Shooting After Shooting–What Do We Have Left?

Yesterday was just like any other day, until I got a text from my brother-in-law. All it said was “27 people killed at an elementary school shooting in Connecticut; 18 were kids.” A familiar feeling came over me; the same feeling I had when I heard about the Colorado shooting, and the Amish shooting, and the sikh shooting. I felt heavy. What makes this so much more vile is the ages of the victims. What can be done about this?

Every blogger in the world will be writing about this shooting today; and every blogger will be arguing over gun control. Politicians and pundits jumped on the gun control issue within hours of the shooting.

Rupert Murdoch Tweeted: “Terrible news today. When will politicians find courage to ban automatic weapons? As in Oz after similar tragedy.”

Mayor of Boston, Thomas Menino said:

“As a Mayor who has witnessed too many lives forever altered by gun violence, it is my responsibility to fight for action. Today’s tragedy reminds us that now is the time for action. Innocent children will now never attend a prom, never play in a big game, never step foot on a college campus. Now is the time for a national policy on guns that takes the loopholes out of the laws, the automatic weapons out of our neighborhoods and the tragedies like today out of our future.”

Mayor of New York City, Michael Bloomberg said:

“With all the carnage from gun violence in our country, it’s still almost impossible to believe that a mass shooting in a kindergarten class could happen. It has come to that. Not even kindergarteners learning their A,B,Cs are safe. We heard after Columbine that it was too soon to talk about gun laws. We heard it after Virginia Tech. After Tucson and Aurora and Oak Creek. And now we are hearing it again. For every day we wait, 34 more people are murdered with guns. Today, many of them were five-year olds.”

In the face of all of this violence, what can be done? What is the source of the violence? Advocates on the Left and some on the Right will argue that guns are the problem; but is that the case? If there wasn’t someone pulling the trigger, the gun wouldn’t fire. So, if we are looking at this situation, and situations like this, from a standpoint of root cause, the gun is just a middle-man.

Rush Limbaugh, on his Friday show, said this:

”By the way, to all you leftists…trying to find a way to get rid of guns, trying to find a way to politicize this and advance your agenda, let me just point out we had guns 30, 40, 50, a hundred years ago, and we didn’t have mass murders every other month…So what’s changed? It is not the number of guns that’s changed. If you people on the left are so eager to control things, we actually need some values control. We actually need some social guardrails.”

Rush makes a very interesting point. It is not guns that are the cause, but a culture that has slipped farther and farther away from morality. So much has changed for the better in America since our independence, but what has changed for the worse is our moral fiber.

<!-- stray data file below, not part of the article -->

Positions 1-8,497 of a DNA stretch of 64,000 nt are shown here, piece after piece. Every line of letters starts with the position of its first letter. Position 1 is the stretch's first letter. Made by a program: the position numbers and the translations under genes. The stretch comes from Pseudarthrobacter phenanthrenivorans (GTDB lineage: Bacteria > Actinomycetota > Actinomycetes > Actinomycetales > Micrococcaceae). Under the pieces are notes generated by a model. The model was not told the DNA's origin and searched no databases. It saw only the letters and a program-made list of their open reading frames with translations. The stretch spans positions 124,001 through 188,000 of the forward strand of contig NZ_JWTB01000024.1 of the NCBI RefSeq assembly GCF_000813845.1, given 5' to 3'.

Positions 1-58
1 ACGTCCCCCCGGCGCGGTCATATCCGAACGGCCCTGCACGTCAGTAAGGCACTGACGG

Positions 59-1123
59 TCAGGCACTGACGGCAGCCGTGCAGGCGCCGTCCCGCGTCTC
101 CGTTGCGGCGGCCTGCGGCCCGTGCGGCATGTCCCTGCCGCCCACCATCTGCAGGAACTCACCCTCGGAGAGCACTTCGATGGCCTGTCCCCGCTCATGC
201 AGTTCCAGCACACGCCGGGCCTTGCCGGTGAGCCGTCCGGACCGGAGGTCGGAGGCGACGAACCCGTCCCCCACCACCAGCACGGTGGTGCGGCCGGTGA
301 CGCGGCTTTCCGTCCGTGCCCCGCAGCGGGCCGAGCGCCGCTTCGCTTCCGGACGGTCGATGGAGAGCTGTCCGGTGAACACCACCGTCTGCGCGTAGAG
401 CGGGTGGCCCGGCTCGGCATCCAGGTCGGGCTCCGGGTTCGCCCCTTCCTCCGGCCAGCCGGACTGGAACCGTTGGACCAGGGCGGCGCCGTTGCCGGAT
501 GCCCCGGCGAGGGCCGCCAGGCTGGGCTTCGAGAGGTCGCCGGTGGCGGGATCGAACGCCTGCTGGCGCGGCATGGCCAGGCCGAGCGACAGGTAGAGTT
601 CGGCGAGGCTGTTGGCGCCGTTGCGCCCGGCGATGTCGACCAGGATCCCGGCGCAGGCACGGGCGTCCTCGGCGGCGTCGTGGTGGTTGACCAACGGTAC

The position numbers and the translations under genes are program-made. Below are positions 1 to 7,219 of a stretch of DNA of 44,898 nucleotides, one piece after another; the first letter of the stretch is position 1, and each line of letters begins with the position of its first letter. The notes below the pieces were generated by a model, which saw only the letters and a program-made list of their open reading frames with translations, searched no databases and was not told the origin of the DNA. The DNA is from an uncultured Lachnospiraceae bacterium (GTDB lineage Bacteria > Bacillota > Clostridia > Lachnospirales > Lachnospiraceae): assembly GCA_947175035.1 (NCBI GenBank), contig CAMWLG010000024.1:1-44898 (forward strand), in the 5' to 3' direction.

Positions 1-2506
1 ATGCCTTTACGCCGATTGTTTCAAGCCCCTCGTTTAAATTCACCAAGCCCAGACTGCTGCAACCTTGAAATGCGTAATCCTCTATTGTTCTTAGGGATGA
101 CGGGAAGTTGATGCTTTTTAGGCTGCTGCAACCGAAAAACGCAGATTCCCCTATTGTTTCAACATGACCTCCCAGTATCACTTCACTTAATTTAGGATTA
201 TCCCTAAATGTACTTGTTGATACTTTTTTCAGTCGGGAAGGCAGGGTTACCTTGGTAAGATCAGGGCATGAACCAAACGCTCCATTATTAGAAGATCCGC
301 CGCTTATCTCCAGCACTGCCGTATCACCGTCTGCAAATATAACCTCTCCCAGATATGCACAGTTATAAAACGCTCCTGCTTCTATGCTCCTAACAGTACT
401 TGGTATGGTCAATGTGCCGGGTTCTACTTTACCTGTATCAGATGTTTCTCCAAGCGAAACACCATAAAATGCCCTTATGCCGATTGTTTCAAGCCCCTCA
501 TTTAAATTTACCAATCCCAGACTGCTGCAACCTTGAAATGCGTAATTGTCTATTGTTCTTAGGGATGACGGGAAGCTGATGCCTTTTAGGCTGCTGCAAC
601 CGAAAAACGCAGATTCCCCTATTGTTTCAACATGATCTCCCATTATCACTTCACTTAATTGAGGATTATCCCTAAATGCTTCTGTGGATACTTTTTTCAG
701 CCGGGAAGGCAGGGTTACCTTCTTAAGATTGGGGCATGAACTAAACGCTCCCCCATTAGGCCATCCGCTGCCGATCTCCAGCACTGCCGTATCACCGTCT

Many people look to acts like these and cry out for gun control. If we’d only eliminate guns, we would be safer. But it’s not the guns that are the problem; it’s people using them maliciously. If we ban guns, evil people will use explosives, or knives, or bows and arrows, or they will kill people using their own hands. Stricter gun laws are like giving cough medicine to someone with the plague.

According to Ben Shapiro: “Connecticut has some of the most restrictive gun control laws in the country, and it seems that the shooter obtained his guns legally.”

So if stricter gun laws did nothing to prevent this shooting, what is left to be done? We can either arm our teachers, like Israel, or we can take off our blinders and stare the root problem right in the face. We are a rotting culture. We have walked so far away from our moral beginnings that we can no longer see where we started. It is not guns that are the problem; it is the decomposing moral fiber of our nation.

What are we left with? Some blame guns, some blame culture; the debate will continue.

But in the end, this debate over guns is not what matters. What matters is that we remember those who passed, those they left behind; and pray for the future. I pray that we will recover our sense of morality, and that we will find the way back to where we came. Not everyone has clear vision, so it is our responsibility to be the leaders. It is up to each of us to stand for what is right, oppose what is evil, and lead others on our way back home. I will end this with a quote from J.R.R. Tolkien:

“The world is indeed full of peril and in it there are many dark places. But still there is much that is fair. And though in all lands, love is now mingled with grief, it still grows, perhaps, the greater.”